OECD and Asia: I
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OECD and Asia: I
Wednesday, 30 March 2011 05:02

OECD and Asia: Worlds Apart in Today's Globalization

The OECD is sometimes referred to as the "hub of globalization", and yet it only counts two members from Asia, the region which is clearly the driver of 21st century globalization. 

This is the introduction to a series of articles on the OECD and Asia which seeks to understand why this is the case, and encourages a rapprochement between these two important actors on the global stage.

 

When the Organisation for Economic Co-operation and Development (OECD) was created half a century ago in 1961, its members accounted for the lion’s share of the world economy and that remained the case for almost three decades.  Major international developments occurred from the late 1980s like: the end of the Cold War; and the return of stability, open markets and democracy to Latin America.  But the OECD countries' global economic predominance was only really challenged by the rise of East Asia through its export-oriented growth strategies.

The OECD responded to all these developments by inviting countries to join the Organisation and participate in outreach activities.  But what is striking in this opening of the OECD membership is the lack of visible presence of Asia and a growing “eurocentricity”.  The OECD's membership has grown by 10 countries (to 34) over the past 17 years, but only one of these new members (Korea) comes from Asia.  Based on current trends, the OECD seems condemned to represent an ever declining share of the world economy.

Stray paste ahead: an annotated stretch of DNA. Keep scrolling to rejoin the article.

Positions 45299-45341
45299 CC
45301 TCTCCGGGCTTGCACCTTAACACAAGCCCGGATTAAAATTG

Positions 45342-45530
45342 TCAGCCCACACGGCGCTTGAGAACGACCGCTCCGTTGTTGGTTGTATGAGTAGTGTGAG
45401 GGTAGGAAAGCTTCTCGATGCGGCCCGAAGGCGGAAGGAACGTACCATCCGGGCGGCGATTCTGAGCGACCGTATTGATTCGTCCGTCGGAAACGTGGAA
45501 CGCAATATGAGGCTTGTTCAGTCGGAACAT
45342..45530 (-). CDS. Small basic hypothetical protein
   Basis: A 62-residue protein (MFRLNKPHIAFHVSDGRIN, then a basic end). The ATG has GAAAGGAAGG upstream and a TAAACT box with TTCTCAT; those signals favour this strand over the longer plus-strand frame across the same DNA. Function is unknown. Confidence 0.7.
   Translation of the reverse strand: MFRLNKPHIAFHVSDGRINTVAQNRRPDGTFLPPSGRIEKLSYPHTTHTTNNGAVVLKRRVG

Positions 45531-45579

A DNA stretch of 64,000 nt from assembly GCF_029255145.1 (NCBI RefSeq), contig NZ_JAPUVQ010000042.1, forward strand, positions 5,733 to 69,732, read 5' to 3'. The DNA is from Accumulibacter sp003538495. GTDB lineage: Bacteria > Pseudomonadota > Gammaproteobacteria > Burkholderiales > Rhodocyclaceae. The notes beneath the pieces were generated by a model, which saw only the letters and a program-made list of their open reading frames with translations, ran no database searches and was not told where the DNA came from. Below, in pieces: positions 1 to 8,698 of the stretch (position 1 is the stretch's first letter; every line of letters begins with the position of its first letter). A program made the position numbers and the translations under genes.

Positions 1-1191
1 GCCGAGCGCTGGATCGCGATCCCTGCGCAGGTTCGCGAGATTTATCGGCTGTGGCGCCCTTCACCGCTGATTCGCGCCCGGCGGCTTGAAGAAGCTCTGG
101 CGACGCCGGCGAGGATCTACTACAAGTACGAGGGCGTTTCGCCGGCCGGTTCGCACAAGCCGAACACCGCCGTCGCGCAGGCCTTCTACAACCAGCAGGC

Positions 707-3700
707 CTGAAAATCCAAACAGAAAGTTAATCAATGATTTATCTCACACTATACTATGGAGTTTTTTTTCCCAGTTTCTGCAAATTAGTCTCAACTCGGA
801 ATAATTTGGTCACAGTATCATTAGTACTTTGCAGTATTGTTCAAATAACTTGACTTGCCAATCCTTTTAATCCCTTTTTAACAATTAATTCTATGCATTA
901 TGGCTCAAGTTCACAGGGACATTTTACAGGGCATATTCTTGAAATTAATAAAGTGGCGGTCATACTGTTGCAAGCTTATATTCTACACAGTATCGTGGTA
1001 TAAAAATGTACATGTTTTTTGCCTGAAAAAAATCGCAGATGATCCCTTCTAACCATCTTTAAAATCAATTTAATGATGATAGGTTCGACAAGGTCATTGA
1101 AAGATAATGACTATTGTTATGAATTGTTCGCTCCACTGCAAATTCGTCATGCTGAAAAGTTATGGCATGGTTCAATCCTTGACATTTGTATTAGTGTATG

As the OECD enters its second half century, it is very much at a crossroads.  This paper argues that for the OECD to be more effective and legitimate player in global governance, it needs to make a major and immediate effort to recruit major Asian countries as members, even if it means adopting a more flexible approach to membership criteria and adapting the organisation.  While Asia’s leading economies would have much to gain from joining the OECD and accepting and committing to the Organisation’s policy standards, the OECD has to recognize that the global financial crisis has brought the “Western brand” (which the OECD represents) into serious disrepute.  This underlines the argument for greater flexibility with respect to membership criteria.

 

As major beneficiaries of globalization, Asia’s leading economies arguably have a responsibility to adopt more of the OECD’s values-based culture in terms of good governance and transparency.  Just as importantly Asia can contribute to this organizational culture which has always evolved and needs to evolve further.  This would ultimately be beneficial to them and the global economy, and they would thereby become more responsible stakeholders in the global system.

 

Complete Series of Articles

 

OECD and Asia:I -- World’s Apart in Today’s Globalization

http://www.mrglobalization.com/governing-globalisation/306-oecd-and-asiai

OECD and Asia: Introduction

http://www.mrglobalization.com/governing-globalisation/305-oecd-and-asiaii

Asia and the Evolving Logic of OECD Membership

http://www.mrglobalization.com/governing-globalisation/304-oecd-and-asia-iii

Non-member partnerships with Asia

http://www.mrglobalization.com/governing-globalisation/303-oecd-and-asia-iv

Why Asia Matters to the OECD

http://www.mrglobalization.com/governing-globalisation/302-oecd-and-asia-v

Adapting the OECD to Asian-led globalisation

http://www.mrglobalization.com/governing-globalisation/301-oecd-and-asia-vi

Asia in the OECD

http://www.mrglobalization.com/governing-globalisation/300-oecd-and-asia-vii

Concluding Comments

http://www.mrglobalization.com/governing-globalisation/299-oecd-and-asia-viii

 

 

 

 


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